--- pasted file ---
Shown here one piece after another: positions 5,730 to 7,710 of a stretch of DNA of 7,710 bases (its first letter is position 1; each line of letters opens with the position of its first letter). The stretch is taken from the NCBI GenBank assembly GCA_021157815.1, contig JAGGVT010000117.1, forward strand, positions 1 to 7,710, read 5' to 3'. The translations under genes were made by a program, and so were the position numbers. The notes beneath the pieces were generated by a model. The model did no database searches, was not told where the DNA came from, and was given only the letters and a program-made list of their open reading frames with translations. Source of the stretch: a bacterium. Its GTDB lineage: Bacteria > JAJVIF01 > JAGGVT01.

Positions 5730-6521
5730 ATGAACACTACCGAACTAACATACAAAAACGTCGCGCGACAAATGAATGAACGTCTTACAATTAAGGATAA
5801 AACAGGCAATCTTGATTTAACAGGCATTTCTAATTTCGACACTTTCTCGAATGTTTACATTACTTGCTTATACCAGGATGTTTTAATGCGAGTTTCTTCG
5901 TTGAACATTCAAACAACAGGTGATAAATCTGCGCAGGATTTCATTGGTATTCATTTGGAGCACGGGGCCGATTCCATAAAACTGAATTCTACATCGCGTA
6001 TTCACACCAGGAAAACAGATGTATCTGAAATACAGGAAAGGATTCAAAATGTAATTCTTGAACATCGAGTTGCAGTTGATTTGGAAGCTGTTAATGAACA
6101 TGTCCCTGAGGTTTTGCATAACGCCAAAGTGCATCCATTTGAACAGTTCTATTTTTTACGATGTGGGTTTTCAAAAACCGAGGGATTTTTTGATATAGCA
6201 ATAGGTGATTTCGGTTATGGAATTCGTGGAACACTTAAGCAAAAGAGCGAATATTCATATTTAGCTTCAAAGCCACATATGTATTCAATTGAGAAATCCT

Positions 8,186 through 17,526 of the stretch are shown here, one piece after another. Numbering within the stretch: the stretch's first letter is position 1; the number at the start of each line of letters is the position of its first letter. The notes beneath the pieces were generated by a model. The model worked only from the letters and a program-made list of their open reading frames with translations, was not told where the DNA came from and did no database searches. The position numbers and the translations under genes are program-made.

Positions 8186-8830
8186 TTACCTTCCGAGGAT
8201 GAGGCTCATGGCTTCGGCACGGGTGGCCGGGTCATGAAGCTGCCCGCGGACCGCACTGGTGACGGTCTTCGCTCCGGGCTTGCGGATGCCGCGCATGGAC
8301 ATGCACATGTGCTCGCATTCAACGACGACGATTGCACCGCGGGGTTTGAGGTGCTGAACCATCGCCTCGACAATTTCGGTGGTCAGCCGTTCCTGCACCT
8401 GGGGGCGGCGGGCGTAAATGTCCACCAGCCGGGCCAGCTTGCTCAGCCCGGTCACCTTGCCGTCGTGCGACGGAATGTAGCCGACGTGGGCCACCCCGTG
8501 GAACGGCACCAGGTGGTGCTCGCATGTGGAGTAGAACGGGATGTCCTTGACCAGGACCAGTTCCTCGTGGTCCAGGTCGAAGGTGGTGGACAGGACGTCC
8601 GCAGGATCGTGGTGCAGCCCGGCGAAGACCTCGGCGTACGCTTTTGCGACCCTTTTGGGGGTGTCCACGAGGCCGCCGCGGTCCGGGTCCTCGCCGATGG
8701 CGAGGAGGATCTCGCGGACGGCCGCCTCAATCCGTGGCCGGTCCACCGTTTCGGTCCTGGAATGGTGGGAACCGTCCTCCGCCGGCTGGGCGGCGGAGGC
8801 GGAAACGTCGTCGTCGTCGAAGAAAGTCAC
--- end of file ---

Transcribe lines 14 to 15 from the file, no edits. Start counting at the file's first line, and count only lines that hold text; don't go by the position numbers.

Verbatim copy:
8401 GGGGGCGGCGGGCGTAAATGTCCACCAGCCGGGCCAGCTTGCTCAGCCCGGTCACCTTGCCGTCGTGCGACGGAATGTAGCCGACGTGGGCCACCCCGTG
8501 GAACGGCACCAGGTGGTGCTCGCATGTGGAGTAGAACGGGATGTCCTTGACCAGGACCAGTTCCTCGTGGTCCAGGTCGAAGGTGGTGGACAGGACGTCC